Is a reductive engagement with social issues worse than no engagement at all? That was the question raised by "Accidental Racist,"
and LL Cool J's astonishingly simple-minded meditation on American race relations. Many critics assailed the song for handling its topic as a (white) child might. But others offered cautious praise for the song's willingness to address race at all, a perceived rarity in country music.
Now Kenny Chesney is raising the question again (albeit in characteristically lower-key fashion) with "Lindy," from his new album, "Life on a Rock." A gentle acoustic shuffle, the song sketches its title character, who strolls around town "pick[ing] up pennies," "tak[ing] cigarettes from strangers" and "play[ing] piano at the church when nobody's watching."
So with his "calloused feet" and his habit of "talking to himself," Lindy appears to be a homeless man.
But the song doesn't actually say anything substantive about Lindy; its take-away has to do with Chesney and his exceptional sensitivity.
As with Paisley, who notwithstanding "Accidental Racist" might be Nashville's sharpest tunesmith, Chesney's tone-deafness here seems especially egregious because it's surrounded by smarter material.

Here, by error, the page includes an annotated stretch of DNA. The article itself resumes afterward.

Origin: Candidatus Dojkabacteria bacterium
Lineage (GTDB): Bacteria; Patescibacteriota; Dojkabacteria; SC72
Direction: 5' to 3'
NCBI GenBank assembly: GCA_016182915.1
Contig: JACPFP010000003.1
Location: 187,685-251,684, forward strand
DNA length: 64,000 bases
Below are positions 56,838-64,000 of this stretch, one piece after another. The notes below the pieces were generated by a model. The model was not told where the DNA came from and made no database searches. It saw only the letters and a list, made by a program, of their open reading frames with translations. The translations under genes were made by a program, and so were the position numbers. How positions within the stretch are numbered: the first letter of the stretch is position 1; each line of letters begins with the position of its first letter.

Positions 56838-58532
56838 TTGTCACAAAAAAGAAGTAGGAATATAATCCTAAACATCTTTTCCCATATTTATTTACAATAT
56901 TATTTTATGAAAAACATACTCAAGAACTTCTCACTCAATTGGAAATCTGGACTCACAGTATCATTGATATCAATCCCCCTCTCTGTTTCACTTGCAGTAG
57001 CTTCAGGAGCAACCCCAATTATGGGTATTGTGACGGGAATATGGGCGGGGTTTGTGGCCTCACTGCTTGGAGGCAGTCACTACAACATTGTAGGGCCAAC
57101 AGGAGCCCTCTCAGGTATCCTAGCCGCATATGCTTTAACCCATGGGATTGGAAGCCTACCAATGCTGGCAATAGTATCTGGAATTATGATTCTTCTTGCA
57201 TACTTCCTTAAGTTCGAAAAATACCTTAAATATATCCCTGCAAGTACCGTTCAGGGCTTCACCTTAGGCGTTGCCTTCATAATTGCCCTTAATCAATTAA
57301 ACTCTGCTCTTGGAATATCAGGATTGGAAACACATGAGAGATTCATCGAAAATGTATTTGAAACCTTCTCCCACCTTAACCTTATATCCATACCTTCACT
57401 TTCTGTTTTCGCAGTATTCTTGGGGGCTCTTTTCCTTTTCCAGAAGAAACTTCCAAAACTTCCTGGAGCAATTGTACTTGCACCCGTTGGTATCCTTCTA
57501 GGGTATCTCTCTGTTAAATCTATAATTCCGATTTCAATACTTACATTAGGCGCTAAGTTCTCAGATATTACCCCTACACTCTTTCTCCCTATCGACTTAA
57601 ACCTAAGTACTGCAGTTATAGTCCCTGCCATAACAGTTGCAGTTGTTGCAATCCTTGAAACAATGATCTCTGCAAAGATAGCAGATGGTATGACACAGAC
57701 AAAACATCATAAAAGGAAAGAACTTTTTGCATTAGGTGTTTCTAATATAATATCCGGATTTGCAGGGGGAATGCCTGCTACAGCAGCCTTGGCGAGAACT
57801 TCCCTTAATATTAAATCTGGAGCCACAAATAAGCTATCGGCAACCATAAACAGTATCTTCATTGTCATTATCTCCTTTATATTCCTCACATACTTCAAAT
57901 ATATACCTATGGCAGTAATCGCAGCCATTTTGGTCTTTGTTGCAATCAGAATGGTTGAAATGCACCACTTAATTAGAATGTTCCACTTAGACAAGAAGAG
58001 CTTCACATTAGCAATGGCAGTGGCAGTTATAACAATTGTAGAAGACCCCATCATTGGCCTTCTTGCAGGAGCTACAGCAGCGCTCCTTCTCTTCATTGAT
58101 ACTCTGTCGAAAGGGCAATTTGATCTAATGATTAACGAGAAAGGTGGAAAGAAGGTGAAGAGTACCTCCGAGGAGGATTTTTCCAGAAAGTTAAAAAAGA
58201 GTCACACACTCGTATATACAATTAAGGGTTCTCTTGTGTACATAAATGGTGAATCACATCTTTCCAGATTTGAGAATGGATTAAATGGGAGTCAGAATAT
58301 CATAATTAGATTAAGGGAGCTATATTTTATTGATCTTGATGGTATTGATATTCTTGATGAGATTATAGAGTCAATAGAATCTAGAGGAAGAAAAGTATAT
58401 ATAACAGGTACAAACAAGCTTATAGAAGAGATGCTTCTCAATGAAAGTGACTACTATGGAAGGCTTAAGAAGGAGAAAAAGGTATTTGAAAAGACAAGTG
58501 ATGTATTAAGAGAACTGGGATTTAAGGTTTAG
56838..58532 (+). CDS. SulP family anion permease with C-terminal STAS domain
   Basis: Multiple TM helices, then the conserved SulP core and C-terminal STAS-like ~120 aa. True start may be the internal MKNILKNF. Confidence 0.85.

Chesney wrote or co-wrote eight of the 10 songs on the album, including the reflective "It's That Time of Day" and "Must Be Something I Missed," a wry examination of need that contains this Randy Newman-grade couplet: "I wake up in the morning just making a fist / I don't call it living, I just exist."
Even "Coconut Tree," a dopey duet with Willie Nelson, offers the charming picture of Nelson "shimmy[ing] up and shak[ing] the good ones down." Too bad he didn't persuade Chesney to shake off "Lindy."
"Life On a Rock"
(Blue Chair/Columbia Nashville)
Two stars (out of four)